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“As the family goes, so goes the nation and so goes the whole world in which we live.”

Family: A Ministry of Love

  • The church has a deeply rooted belief in family
  • In family, Jesus learned of his faith, his traditions, his role as son and his obligation to respect and love his parents

Familiaris Consortio

Four general tasks of the family were discussed at the 1980 Synod of Bishops, and then articulated by Pope John Paul II in this 1981 Apostolic Exhortation. The four general tasks of the family that were identified are as follows:

  • to form a community of persons;
  • to serve life;
  • to participate in society’s development;
  • to share in the life and mission of the Church
A birds eye view of a group of children laying down on the grass, smiling and pointing at the camera.

Amoris Laetitia

After the 2015 Synod on the Family. Pope Francis released his Apostolic Exhortation, Amoris Laetitia. In the document many ideas around parenting are shared. Below are a few of those we have highlighted:

  • Children are a gift from God, even when they are unexpected or unwanted. (¶166, 170)
  • Be joyful when expecting. Expectant parents shouldn’t let fear, worries, or apprehensions take their happiness away during this special time. (¶171)
  • Adoption and foster care are acts of love that should be supported. (¶178-181)
  • Children deserve both a father and mother, and the unique gifts that they bring. (¶172-177)

Chapter Seven is almost exclusively addressed to parents where Pope Francis reminds us that:

  • Parents have the most influence. “For better or for worse,” parents are the ones who influence and educate their children. (¶259)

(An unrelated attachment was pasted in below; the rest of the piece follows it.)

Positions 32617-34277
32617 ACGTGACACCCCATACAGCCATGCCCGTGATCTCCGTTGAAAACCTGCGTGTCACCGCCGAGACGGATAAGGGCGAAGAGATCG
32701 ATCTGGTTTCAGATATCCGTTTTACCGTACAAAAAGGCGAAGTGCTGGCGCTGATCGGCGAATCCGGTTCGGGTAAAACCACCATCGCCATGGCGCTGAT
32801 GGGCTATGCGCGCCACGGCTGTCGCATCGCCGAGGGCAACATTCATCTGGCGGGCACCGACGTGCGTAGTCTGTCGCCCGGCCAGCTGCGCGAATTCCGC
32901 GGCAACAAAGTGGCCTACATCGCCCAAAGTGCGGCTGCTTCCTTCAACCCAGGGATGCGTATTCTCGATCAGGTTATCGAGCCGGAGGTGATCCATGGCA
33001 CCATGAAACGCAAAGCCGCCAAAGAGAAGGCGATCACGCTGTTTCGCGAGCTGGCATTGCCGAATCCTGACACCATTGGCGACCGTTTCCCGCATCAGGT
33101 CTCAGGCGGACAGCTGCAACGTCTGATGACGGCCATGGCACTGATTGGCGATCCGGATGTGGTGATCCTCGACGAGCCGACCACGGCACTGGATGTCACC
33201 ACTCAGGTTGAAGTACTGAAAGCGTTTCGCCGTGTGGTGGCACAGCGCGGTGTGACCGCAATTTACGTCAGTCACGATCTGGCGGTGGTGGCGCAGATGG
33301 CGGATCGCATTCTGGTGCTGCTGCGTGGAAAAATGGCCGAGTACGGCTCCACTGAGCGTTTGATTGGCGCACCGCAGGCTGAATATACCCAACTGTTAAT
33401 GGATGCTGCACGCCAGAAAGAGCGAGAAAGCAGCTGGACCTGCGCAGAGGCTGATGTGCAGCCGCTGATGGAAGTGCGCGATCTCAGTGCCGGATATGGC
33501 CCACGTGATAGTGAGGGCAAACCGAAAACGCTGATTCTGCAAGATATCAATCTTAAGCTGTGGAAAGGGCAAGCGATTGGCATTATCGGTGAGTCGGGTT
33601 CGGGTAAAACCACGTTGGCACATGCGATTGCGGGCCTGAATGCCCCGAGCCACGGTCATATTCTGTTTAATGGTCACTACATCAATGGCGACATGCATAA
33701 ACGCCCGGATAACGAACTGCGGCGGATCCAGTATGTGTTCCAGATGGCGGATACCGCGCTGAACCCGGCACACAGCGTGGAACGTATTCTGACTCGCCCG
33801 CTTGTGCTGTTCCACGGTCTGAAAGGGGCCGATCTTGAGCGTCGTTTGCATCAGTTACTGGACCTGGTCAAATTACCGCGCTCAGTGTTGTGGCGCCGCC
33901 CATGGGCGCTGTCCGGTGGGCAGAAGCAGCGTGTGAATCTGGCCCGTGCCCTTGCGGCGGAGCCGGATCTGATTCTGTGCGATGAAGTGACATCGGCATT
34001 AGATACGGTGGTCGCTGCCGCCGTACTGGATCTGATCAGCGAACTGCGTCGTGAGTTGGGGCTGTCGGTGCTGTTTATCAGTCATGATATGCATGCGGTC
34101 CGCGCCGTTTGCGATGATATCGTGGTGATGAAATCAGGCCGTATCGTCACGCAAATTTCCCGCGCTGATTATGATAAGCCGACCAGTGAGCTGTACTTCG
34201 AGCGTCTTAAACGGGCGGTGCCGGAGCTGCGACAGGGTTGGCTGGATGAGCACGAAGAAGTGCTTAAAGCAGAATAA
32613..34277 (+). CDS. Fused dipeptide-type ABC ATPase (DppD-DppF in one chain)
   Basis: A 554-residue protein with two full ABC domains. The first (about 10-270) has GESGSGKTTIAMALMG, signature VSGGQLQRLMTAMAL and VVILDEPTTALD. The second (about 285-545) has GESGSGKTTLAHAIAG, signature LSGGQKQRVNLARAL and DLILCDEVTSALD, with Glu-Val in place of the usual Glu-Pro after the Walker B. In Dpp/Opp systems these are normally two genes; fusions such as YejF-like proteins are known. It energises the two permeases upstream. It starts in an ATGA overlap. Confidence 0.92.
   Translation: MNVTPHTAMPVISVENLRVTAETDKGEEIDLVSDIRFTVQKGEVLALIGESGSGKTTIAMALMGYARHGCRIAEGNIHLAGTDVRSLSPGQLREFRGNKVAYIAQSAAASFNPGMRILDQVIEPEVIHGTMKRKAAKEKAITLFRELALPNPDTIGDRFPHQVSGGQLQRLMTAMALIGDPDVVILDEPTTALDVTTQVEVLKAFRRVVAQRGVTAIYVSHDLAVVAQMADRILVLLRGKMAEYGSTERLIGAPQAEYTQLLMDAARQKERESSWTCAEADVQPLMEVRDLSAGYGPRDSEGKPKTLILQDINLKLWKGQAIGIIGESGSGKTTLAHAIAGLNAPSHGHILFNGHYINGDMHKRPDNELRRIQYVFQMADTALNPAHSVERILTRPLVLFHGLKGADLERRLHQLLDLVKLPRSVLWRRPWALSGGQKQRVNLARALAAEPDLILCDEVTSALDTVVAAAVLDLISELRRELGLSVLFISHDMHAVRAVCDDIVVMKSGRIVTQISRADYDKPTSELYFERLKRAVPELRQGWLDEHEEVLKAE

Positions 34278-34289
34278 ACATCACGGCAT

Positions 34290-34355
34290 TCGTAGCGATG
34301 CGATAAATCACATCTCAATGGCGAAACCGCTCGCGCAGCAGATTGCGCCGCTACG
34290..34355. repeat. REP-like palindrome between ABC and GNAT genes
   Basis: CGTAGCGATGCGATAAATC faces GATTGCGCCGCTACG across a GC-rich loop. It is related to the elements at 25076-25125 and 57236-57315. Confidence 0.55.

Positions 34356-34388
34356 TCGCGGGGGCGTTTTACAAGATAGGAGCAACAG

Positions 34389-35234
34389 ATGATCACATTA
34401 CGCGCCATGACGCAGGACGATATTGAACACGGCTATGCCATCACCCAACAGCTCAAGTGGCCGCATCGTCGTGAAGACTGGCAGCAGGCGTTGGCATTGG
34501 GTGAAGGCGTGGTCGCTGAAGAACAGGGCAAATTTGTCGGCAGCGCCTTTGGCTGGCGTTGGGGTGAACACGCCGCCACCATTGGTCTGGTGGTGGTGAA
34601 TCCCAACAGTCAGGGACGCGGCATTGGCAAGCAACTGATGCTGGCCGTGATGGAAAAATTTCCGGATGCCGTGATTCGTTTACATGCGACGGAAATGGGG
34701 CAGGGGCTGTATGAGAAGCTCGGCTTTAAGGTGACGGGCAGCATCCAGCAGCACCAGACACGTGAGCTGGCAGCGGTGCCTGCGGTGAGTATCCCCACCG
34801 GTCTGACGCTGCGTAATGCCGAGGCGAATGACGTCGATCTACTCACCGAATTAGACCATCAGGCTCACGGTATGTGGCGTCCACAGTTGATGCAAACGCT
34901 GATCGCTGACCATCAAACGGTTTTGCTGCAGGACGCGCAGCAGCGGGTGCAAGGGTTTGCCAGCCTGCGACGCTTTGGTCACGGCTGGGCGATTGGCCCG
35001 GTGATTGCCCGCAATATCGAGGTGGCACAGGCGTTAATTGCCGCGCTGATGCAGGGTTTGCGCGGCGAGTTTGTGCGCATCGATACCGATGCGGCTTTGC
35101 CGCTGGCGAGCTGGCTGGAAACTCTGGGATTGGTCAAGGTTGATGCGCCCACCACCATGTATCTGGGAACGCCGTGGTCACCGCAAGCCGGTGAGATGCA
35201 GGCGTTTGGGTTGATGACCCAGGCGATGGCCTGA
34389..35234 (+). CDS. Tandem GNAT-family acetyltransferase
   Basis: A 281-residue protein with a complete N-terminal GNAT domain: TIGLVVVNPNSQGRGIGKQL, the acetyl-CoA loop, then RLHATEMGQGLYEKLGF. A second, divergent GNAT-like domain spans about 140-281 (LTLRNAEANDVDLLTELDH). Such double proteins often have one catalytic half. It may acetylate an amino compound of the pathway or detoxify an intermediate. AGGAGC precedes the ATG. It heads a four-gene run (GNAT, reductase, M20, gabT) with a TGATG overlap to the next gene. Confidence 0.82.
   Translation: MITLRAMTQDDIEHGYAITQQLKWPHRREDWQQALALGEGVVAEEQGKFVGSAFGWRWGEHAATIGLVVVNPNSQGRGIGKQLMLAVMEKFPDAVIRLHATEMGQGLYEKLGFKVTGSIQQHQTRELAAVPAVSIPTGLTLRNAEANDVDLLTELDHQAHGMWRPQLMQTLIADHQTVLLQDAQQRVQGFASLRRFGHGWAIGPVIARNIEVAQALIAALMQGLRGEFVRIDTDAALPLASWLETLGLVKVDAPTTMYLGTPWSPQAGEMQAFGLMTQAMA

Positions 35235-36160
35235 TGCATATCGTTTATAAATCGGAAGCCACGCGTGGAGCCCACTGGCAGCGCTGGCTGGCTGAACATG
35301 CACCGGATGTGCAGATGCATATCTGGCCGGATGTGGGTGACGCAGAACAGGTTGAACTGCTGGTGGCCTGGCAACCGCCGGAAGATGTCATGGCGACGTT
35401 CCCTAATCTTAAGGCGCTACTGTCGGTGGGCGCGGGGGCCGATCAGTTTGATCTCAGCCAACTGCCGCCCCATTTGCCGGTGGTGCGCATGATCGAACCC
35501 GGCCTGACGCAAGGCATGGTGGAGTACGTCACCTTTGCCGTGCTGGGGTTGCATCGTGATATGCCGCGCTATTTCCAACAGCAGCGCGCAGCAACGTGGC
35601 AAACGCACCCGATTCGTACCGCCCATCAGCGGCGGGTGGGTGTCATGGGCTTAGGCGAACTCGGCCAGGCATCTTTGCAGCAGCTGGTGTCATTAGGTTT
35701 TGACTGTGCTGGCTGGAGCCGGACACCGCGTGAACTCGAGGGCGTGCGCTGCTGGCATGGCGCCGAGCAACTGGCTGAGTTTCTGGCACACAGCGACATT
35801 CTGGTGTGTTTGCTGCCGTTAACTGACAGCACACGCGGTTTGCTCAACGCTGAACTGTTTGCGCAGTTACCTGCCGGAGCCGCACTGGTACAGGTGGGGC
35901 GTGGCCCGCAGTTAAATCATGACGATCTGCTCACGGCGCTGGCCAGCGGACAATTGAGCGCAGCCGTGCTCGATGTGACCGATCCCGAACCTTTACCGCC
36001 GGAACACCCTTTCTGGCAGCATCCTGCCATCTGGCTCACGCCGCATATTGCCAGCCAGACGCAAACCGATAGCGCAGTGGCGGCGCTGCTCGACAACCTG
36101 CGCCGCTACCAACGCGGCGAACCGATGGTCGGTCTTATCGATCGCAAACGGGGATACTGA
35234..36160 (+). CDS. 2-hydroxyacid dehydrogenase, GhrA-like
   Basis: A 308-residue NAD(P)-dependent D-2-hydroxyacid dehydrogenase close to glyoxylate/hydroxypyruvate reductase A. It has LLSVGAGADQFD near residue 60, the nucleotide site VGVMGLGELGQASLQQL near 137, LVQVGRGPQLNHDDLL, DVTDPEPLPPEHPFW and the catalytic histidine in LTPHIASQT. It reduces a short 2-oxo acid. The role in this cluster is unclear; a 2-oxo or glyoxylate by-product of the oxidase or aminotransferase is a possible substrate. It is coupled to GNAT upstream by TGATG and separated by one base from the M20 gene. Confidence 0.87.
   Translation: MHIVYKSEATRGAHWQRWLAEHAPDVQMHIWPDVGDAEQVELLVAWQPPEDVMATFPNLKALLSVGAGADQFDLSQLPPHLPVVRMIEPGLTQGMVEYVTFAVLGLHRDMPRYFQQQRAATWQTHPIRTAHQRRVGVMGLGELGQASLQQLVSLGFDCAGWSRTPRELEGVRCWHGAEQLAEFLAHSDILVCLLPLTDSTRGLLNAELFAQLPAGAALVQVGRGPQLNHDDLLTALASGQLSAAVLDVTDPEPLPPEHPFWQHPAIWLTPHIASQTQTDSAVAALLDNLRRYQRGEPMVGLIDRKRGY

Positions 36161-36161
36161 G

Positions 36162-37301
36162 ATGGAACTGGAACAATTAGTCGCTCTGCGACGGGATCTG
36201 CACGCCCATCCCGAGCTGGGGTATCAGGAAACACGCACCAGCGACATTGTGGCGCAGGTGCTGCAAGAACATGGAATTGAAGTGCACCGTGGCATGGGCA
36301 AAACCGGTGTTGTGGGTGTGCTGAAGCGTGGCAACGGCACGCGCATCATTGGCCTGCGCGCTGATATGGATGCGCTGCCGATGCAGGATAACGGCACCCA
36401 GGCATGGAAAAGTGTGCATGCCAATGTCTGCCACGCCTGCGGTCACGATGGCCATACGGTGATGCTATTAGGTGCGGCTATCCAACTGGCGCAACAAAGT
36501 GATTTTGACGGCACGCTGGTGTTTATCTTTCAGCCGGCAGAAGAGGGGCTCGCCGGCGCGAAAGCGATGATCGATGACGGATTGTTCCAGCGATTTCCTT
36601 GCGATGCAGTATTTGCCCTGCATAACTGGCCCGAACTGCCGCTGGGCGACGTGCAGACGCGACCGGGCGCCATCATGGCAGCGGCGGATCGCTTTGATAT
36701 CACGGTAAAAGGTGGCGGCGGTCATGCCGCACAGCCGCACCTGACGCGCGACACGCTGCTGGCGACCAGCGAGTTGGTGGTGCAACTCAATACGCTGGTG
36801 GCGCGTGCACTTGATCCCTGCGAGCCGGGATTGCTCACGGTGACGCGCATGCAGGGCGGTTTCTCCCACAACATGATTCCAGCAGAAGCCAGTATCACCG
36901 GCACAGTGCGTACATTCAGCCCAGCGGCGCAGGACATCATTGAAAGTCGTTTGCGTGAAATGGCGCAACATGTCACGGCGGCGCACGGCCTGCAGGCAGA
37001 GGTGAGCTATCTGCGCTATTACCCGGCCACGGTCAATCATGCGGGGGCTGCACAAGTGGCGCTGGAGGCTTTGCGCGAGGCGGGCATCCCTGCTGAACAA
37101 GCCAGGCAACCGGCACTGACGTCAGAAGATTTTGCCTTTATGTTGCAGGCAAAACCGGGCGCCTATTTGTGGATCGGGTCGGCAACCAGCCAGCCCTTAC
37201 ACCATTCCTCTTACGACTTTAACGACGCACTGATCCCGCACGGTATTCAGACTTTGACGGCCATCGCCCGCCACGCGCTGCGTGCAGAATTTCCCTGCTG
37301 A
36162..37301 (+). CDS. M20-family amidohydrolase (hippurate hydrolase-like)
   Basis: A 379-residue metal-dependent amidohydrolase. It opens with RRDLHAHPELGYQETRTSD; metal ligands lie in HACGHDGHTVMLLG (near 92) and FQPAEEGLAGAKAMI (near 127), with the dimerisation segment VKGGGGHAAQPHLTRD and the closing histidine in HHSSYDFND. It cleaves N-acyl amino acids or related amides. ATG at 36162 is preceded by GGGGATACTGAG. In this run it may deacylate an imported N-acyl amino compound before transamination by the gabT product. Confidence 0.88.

• It is their right and duty to educate their children. It’s not just a task that can be delegated. (¶84)
  • We shouldn’t try to replace them, but there is a gap between families and educators. (¶84-85)
  • The Church needs to work with parents. (¶85)

Pope Francis goes on to say that:

Close up on a baby being baptized

Parents need to teach their children how to:

  • Do the right thing: ethics and morality. (¶263-265)
  • Use self-control and embrace hope. “One of the most important tasks of families is to provide an education in hope.” This means helping children avoid instant gratification, always-on culture, and stress. (¶275)
  • Live in community. They need to learn to help and care for each other within the family, neighborhood, and world. (¶276)
  • Care for our common home. This includes limiting how much we consume, protecting the environment, and being mindful about those who have less. (¶275)
  • Express love & sexuality positively, based in a deep self-giving love and joy, while rejecting objectification and what trivializes true commitment. (¶280-284)
  • Pass on their faith: what it means to be Catholic, and an experience of living it out. (¶287-290)

Pope Francis also offers tips on how to form children, but first describes some approaches that don’t work well:

  • Obsession and control. When we try to control all their movements and actions, this does not help them learn responsibility and grow in autonomy. (¶261)
  • Being hands-off. That does not mean we let them do whatever they want or ignore bad influences. We need to be vigilant in supporting and guiding them. (¶260)

Then Pope Francis reminds parents that they are meant to accompany children in the following positive ways: